The financial supports from National NSFC (Nos. 61425022, 61522501, 61307086, 61475024, 61275158, and 61275074), National High Technology 863 Program of China (Nos. 2013AA013403, 2013AA013301/02, and 2015AA015501/02), and Beijing Nova Program (No. Z141101001814048) are gratefully acknowledged. The project is also supported by the Fund of State Key Laboratory of IPOC (BUPT).


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Rahat Ullah received his MSc electronics degree from University of Peshawar Pakistan and MS (CS) telecommunication and networking degree from Gandhara University, Peshawar, Pakistan. He worked as a lecturer/assistant professor in Sarhad University, Peshawar, Pakistan, for six years. Currently he is working toward his PhD from Beijing University of Posts and Telecommunications, China. His research interests include optical communications, passive optical networks, optical multicarriers generation, and radio over fiber.

Bo Liu is an assistant professor and master’s tutor at Beijing University of Posts and Telecommunications (BUPT) and member of the State Key Laboratory of Information Photonics and Optical Communications in BUPT. His research interests include broadband optical communications and optical signal processing.

Qi Zhang received her PhD from BUPT, Beijing, China, in 2005. Currently, she is an associate professor with the School of Electric Engineering and member of the State Key Laboratory of Information Photonics and Optical Communications in BUPT. Her main research interests focus on optical communication and satellite communication.

Muhammad Saad Khan received his BSc degree in electrical engineering at Bahauddin Zakariya University Multan, Pakistan, in 2007, and after that, he received his master’s degree in electrical engineering from Blekinge Institute of Technology Karlskrona, Sweden, in 2010, and is currently doing a PhD at the School of Electronic Science and Technology at Beijing University of Post and Telecommunication, Beijing, China. His current research interests include RF power amplifier design and optical communications.

Ibrar Ahmad received his BSc degree from Peshawar University and his master’s degree from LUMS, Pakistan, in 2005. He worked in Hazara University and Peshawar University, Pakistan, under the capacity of lecturer and assistant professor since 2005. Currently, he is working toward his PhD from the Center for Intelligence of Science and Technology, Beijing University of Posts and Telecommunications. His research areas include machine learning, neural nets, algorithms, and optics.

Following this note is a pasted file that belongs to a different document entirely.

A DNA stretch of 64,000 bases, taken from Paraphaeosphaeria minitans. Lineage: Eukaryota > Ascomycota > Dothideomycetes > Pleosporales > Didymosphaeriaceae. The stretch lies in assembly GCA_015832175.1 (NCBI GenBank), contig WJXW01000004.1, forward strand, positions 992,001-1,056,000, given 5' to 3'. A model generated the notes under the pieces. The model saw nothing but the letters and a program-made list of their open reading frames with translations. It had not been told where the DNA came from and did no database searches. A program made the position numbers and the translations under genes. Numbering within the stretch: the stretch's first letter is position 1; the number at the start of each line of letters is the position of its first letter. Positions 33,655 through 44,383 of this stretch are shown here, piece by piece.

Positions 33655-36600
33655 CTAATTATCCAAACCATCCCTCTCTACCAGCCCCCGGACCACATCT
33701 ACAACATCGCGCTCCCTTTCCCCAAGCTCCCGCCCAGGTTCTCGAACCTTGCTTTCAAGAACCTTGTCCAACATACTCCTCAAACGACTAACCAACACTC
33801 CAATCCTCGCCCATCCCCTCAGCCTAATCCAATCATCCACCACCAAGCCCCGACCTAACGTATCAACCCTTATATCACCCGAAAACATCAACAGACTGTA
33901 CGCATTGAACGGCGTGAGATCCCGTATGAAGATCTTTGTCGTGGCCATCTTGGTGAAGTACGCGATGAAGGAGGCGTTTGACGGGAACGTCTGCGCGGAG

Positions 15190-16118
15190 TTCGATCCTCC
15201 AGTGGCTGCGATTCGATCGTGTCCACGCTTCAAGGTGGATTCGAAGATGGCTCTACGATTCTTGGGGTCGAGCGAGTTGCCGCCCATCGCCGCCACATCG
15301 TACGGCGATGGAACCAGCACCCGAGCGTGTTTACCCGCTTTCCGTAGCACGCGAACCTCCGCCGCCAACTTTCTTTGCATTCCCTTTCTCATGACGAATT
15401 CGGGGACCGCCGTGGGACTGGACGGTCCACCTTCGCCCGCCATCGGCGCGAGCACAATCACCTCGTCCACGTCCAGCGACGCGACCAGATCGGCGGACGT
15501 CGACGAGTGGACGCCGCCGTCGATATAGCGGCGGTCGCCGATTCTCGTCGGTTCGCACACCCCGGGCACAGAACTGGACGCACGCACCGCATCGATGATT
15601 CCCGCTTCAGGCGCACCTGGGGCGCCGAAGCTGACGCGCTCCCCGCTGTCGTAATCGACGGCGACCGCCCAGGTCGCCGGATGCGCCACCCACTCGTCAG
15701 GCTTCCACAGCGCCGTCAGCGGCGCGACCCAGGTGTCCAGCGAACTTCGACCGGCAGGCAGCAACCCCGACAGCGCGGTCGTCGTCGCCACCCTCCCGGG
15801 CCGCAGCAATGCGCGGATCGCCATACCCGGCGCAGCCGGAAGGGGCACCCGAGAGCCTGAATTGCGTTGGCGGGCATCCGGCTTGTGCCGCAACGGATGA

Amjad Ali is working as an associate professor in the Electrical Engineering Department, Sarhad University of Science and IT. He received his PhD from BUPT, China, in 2012. His research interests are optical communications, biometrics, and microelectronics.

Razaullah Khan is currently a PhD student at Beijing University of Posts and Telecommunication, Beijing China. He received the BS in computer science degree in 2007 from University of Peshawar and an MS in computer science in 2011 from COMSATS Institute of Information Technology, Islamabad, Pakistan. He has an experience of teaching and research for more than four years. His current research interest includes machine type communications over 5G systems and fiber optic communication.

Qinghua Tian received her BS and PhD degrees from Beijing Institute of Technology and BUPT, respectively. Currently, she is a lecturer with the School of Electric Engineering and member of the State Key Laboratory of Information Photonics and Optical Communications in BUPT. Her main research interests focus on free-space optical communication and satellite communication.

Cheng Yan is working as an associate professor in Tsinghua University, Beijing, China.

Xiangjun Xin received his PhD from the School of Electric Engineering, BUPT, Beijing, China, in 2004. Currently, he is a professor of the School of Electric Engineering and a member of the State Key Laboratory of Information Photonics and Optical Communications in BUPT. His main research interests focus on broadband optical transmission technologies, optical sensor, and all-optical network. Within this area, he has published more than 60 SCI papers.

© The Authors. Published by SPIE under a Creative Commons Attribution 3.0 Unported License. Distribution or reproduction of this work in whole or in part requires full attribution of the original publication, including its DOI.
Rahat Ullah, Bo Liu, Qi Zhang, Muhammad Saad Khan, Ibrar Ahmad, Amjad Ali, Razaullah Khan, Qinghua Tian, Cheng Yan, Xiangjun Xin, "Pulsed laser-based optical frequency comb generator for high capacity wavelength division multiplexed passive optical network supporting 1.2 Tbps," Optical Engineering 55(9), 096106 (9 September 2016). https://doi.org/10.1117/1.OE.55.9.096106

Laser optics


Frequency combs


Pulsed laser operation